- Walmart CEO Doug McMillon said the company is weighing how to respond to a Supreme Court decision that ended the federal right to an abortion.
- He sent a memo to the retailer's employees on Friday.
- The company is the nation's largest private employer, and its headquarters is in Arkansas, a state with a so-called trigger law that went into effect after the high court's ruling.
Walmart CEO Doug McMillon told employees on Friday that the company is weighing how to respond to a Supreme Court decision that ended the federal right to an abortion.
"We are working thoughtfully and diligently to figure out the best path forward, guided by our desire to support our associates, all of our associates," he said in a memo sent to employees on Friday. "We will share details on our actions as soon as possible, recognizing that time is of the essence."
He did not say what changes the company is considering, such as if it may cover travel expenses for workers who must travel to another state where abortion is available.
The memo was previously reported by The Wall Street Journal.
Arkansas, home to Walmart's headquarters, is one of several states with severe limits or bans on abortions that went into affect after the high court's ruling.
Walmart is also the country's largest private employer. It has about 1.6 million employees across the country, including many who live and work in states across the Sunbelt with abortion restrictions such as Texas, Oklahoma and Florida.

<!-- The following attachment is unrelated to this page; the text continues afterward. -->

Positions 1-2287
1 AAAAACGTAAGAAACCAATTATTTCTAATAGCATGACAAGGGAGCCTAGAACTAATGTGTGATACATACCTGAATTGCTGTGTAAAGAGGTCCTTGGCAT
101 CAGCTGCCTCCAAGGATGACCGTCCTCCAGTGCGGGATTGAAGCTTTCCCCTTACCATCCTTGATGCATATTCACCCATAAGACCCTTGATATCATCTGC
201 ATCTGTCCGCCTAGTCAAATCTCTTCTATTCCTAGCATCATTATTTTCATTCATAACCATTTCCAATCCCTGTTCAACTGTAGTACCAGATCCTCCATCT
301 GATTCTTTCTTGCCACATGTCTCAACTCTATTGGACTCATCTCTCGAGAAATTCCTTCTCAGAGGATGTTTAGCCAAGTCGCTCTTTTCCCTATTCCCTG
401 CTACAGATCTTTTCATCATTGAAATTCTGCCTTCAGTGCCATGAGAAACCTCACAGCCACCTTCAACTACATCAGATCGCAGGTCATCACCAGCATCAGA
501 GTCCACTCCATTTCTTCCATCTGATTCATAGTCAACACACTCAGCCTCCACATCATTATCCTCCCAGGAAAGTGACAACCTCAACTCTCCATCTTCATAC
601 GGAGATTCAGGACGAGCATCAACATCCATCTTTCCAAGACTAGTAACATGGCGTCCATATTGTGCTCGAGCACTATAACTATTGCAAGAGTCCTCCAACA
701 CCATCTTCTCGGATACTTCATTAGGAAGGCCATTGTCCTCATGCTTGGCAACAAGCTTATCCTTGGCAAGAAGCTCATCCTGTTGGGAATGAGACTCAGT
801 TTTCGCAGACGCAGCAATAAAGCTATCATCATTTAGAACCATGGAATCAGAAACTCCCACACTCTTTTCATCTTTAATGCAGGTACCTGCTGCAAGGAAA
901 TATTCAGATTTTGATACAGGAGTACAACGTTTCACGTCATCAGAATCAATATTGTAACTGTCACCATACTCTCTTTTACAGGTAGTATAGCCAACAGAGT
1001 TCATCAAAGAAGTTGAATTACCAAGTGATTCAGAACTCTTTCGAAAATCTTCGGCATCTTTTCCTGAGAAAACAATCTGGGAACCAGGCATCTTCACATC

Since the Supreme Court reversed Roe v. Wade, companies across the country have had a mix of reactions. Some, including JPMorgan Chase, Dick's Sporting Goods and Target, have announced new plans to cover employee travel to other states for abortions. Others, such as Kroger and Apple, said they already cover travel for medical treatments and reproductive health care. And still others have remained quiet.
Amazon, the second-largest private employer in the country, said in May that it would pay up to $4,000 in travel expenses each year for non-life-threatening medical treatments, including abortions.
Walmart already covers employee travel for some medical procedures, such as certain heart surgeries, cancer treatments and organ transplants.
Walmart health benefits cover only some abortions. According to the company's employee handbook, charges for "procedures, services, drugs and supplies related to abortions or termination of pregnancy are not covered, except when the health of the mother would be in danger if the fetus were carried to term, the fetus could not survive the birthing process, or death would be imminent after birth."
Plan B, an over-the-counter form of contraception, is covered only if the person gets a prescription. The pill, often called the "morning after pill," works by preventing ovulation or preventing a fertilized egg from attaching to the womb. It can be taken after unprotected sex or when contraception fails.
Other forms of contraception are also covered with a prescription, including birth control pills, injections and intrauterine devices, or IUDs. Some anti-abortion activists also oppose IUDs because they can stop a fertilized egg from implanting in the uterus.
In Friday's memo, McMillon said Walmart has gathered input from employees as it decides what to do. He also alluded to the size and diversity of both the company and its customer base.
"We know our associates and customers hold a variety of views on the issue, and this is a sensitive topic about which many of us feel strongly," he said. "We want you to know that we see you, all of you. No matter what your position on this topic is, we want you to feel respected, valued and supported."